The Samarkand house occupies a tree-lined 0.4-acre site in Little Kingshill on the outskirts of the village of Great Missenden.
The brick-clad, four-bedroom property had previously been extended with a gabled addition housing the garage. As it is located within a green belt area, any further extensions to the building were prevented.
Napier Clarke Architects worked with the clients to determine whether it was best to demolish the house and rebuild on the existing footprint, or to upgrade the existing building.
“The existing 1970s house was a pretty uninspiring, poorly extended building that had not been updated for about 30 years,” said the studio.
“For this project we really believed that we could work with the original house, creating a highly sustainable project through the virtue of retaining the existing.”
The clients agreed to retain and modernise the 1970s building as it offered the most cost-effective solution, as well as being more sustainable than demolition and rebuilding.
To achieve the contemporary living spaces required, the Napier Clarke Architects proposed arranging the interior in a more efficient way and converting the garage to make it part of the house.
Due to the property’s location in the Chiltern Area of Outstanding Natural Beauty, updates needed to conserve, contextualise and enhance the existing building.
The original London-brick building was retained and new windows were added to give it a more contemporary feel. Light-grey plastic cladding applied to the garage extension was removed and the entire structure was wrapped in charred timber.
The main intervention is the removal of a section of the roof and walls between the gabled extension and the existing brick structure. This results in two distinct forms joined by a new glazed element.
“We wanted to create a house with more clarity of form, so we relocated the entrance between the brick and gable building, creating a glass link entrance,” the architects added.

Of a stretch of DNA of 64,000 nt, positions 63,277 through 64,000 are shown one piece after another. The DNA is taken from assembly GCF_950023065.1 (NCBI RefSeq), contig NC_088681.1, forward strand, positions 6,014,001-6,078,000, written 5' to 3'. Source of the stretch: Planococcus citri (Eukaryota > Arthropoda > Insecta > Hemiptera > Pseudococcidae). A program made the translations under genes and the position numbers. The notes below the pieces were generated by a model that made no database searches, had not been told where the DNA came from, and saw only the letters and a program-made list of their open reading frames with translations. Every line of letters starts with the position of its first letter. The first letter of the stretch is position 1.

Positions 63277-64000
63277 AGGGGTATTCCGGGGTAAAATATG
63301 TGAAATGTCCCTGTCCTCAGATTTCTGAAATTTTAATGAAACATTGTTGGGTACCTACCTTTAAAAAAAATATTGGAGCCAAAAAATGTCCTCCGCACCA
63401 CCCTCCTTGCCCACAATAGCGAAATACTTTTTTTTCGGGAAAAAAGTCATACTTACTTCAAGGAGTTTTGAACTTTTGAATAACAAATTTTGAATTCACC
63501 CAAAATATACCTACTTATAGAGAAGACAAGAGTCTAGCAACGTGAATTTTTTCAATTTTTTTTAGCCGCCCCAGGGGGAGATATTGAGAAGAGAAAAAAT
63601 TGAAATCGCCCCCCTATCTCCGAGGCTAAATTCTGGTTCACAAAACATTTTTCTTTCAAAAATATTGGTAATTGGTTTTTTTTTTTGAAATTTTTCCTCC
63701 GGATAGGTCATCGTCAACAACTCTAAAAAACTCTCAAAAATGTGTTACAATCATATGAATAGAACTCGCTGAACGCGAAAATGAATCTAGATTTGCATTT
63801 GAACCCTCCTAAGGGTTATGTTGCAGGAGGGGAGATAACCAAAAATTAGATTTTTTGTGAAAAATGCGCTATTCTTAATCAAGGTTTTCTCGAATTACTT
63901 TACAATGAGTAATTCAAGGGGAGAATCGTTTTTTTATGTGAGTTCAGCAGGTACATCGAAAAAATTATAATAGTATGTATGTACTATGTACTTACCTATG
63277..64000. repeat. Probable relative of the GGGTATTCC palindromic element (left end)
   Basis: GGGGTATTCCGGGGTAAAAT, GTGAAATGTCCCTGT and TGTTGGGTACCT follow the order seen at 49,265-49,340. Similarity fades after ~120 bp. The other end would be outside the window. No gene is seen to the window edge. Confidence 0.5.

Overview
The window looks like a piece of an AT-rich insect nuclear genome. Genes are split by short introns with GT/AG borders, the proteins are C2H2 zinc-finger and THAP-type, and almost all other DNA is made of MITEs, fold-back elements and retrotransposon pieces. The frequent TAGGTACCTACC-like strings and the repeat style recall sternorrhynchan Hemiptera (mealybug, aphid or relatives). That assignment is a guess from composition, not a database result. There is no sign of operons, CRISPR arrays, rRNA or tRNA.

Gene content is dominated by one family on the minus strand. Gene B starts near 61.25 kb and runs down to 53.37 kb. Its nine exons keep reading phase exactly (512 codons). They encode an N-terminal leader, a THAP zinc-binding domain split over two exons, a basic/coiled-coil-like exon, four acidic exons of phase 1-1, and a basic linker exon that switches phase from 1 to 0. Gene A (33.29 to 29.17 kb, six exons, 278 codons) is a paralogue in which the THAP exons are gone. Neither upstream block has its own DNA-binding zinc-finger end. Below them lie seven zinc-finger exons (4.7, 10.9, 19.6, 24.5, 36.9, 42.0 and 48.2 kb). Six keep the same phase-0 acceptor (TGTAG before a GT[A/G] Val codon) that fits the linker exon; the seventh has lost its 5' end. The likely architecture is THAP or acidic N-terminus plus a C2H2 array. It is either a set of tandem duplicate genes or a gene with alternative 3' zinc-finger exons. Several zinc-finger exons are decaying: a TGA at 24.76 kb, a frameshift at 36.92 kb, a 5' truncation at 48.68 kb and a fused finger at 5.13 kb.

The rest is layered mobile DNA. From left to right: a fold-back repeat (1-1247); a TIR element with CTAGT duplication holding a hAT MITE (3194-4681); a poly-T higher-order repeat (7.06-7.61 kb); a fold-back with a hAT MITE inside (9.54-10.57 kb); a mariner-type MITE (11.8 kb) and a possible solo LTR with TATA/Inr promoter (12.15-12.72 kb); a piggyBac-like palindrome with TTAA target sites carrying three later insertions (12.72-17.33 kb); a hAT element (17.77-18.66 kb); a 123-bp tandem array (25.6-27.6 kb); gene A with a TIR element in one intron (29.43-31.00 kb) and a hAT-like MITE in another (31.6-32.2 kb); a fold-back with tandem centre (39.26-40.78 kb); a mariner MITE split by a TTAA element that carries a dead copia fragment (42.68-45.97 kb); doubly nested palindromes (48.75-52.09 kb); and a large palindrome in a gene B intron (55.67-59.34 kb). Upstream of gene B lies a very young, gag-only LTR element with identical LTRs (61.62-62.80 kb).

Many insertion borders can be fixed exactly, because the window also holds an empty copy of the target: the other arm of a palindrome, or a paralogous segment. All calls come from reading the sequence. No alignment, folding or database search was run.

The entrance in the new glasswalway leads into a hall where a repositioned staircase ascends through a double-height void connecting the two floors.
A former garage now contains a utility area to the left of the entrance, along with a kitchen positioned towards the rear of the house.
The kitchen connects with a lounge area, study and a formal living room arranged linearly so they all open onto the back garden and pool terrace.
Upstairs, the floorplan was also reconfigured to provide three identical double bedrooms with a shared bathroom and shower room, along with a main bedroom with its own en-suite shower room and dressing area.
The refurbished interior features a minimal interior palette, with white walls and ceilings contrasted by black fitted cabinetry, doors and metalwork that complements the timber-clad gable building.
Buckinghamshire-based Napier Clarke Architects was established in 2015 by Amy Napier and Steven Clarke.
More 1970s renovations include the refresh of a “terribly dated” Melbourne home by Inbetween Architecture and an overhaul of a “plain and ugly” council flat London by Archmongers.
The photography is courtesy of Napier Clarke Architects.
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